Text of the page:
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Old 09-29-2009, 01:58 PM   #1 (permalink)
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Air deflectors on trucks/lorries

I've seen air deflectors on the front corners of trucks for years and have always wondered whether they really work.



The above picture shows deflectors not only on the sides, but also above the windshield. Does this help by deflecting towards the rear air that would normally be pushed to the side, thereby gaining forward momentum (sort of like a sail), or is this outweighed by the penalty of extra drag? I've also seen deflectors/scoops on the rear of vehicles, scooping air into the lowpressure zone immediately behind the truck. Would this make sense, or would it act more like a parachute?

I'll add that trucks aren't the only places I've seen side deflectors:

German-built Ty2-50 steam loco.

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e·co·mod·ding: the art of turning vehicles into what they should be

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Old 09-29-2009, 05:16 PM   #2 (permalink)
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I seem to recall seeing discussion on these things here before. They're supposed to keep airflow attached instead of fanning out and making a virtual parachute (like when you hold a spoon under flowing water)
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Old 09-29-2009, 06:45 PM   #3 (permalink)
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The Plymouth Superbird and Dodge Daytona had something similar on its' A pillars. ( That is the chrome piece that you can see in the picture :



http://aerowarriors.com/jpgs/88rd30.jpg

I found it interesting that they were removed when the car was run for top speed at Bonneville. Strange, since when raced on the speedways, they kept them on.

Bobby Isaac and his Dodge Daytona at Bonneville-1970 on Flickr - Photo Sharing!

( The above picture is a poor example, but I saw a better picture that clearly showed that there was no chrome deflector there. )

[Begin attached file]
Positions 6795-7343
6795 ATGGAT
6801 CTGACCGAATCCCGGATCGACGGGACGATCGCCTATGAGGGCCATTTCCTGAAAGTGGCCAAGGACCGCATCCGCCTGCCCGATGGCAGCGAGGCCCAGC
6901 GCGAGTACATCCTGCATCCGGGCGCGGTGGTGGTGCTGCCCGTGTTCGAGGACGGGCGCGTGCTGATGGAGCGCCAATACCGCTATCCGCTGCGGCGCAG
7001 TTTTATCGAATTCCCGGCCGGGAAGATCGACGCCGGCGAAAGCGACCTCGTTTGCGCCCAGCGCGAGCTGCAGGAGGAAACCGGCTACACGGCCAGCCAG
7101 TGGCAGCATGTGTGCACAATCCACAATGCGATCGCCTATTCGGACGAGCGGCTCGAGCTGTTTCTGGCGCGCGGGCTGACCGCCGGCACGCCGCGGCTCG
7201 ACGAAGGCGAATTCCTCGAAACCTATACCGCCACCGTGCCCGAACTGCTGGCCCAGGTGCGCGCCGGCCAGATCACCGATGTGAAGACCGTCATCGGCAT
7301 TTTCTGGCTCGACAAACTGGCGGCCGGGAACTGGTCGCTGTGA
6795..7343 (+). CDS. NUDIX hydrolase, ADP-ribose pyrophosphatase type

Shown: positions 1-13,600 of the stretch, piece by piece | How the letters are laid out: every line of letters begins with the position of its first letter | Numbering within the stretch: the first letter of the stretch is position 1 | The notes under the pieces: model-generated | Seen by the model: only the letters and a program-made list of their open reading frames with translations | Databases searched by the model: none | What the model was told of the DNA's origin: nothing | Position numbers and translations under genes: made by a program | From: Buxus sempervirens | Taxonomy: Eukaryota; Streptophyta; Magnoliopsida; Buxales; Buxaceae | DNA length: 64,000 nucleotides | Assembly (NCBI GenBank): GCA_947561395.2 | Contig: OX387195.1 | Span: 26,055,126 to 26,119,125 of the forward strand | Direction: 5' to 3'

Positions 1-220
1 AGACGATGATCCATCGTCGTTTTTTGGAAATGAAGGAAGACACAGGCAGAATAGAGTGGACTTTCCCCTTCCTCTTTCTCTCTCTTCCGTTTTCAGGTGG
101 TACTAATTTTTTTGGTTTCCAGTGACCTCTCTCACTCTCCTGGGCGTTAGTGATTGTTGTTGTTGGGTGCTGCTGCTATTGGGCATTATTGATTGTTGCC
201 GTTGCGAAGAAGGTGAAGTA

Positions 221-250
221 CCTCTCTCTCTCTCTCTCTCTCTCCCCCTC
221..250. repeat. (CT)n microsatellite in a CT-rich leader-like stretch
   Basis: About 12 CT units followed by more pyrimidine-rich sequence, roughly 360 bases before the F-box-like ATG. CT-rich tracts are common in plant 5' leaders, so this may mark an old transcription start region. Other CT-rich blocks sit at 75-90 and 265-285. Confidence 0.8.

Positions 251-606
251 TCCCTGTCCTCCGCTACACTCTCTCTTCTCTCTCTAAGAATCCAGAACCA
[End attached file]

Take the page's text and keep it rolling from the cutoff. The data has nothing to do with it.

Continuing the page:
I wonder if the visor style extention did anything good at all for aero. :



Thanks for posting this question - I've wondered the same thing for years.

Last edited by Cd; 09-29-2009 at 07:16 PM..
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Old 09-29-2009, 07:11 PM   #4 (permalink)
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That visor has a much smaller outlet than inlet. It takes energy to compress air.


I wonder why they took the things off the Dodge to do the speed run. Obviously they had them on for a reason
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Old 09-30-2009, 02:17 AM   #5 (permalink)
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I wonder why they took the things off the Dodge to do the speed run. Obviously they had them on for a reason
Maybe they only work up to a certain speed, above that there's more drag than gain?
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e·co·mod·ding: the art of turning vehicles into what they should be

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Old 10-05-2009, 05:23 AM   #6 (permalink)
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I looked into my little book and found a short paragraph on deflectors. It states that these deflectors have the same effect as increasing the radius of the leading edges. In [2], Hoerner gives a reduction of Cx from 0.71 to 0.26 for deflectors on the leading edges of a bluntnose body, and a reduction from 0.58 to 0.27 when used at the rear. Unfortunately, these are only for lab models, and the rear mounted deflectors showed little or no improvement when used on road vehicles.

The effect on drag for front mounted deflectors depends on the aerodynamic situation between the tractor and the trailor. Buckley et al. ([1]) give a 0.05 reduction of drag for a cab with sharp edges and deflectors with 0 degrees of deflection (i.e. parallel to the direction of movement). This reduction increases to 0.25 when the angle is increased to 15 degrees.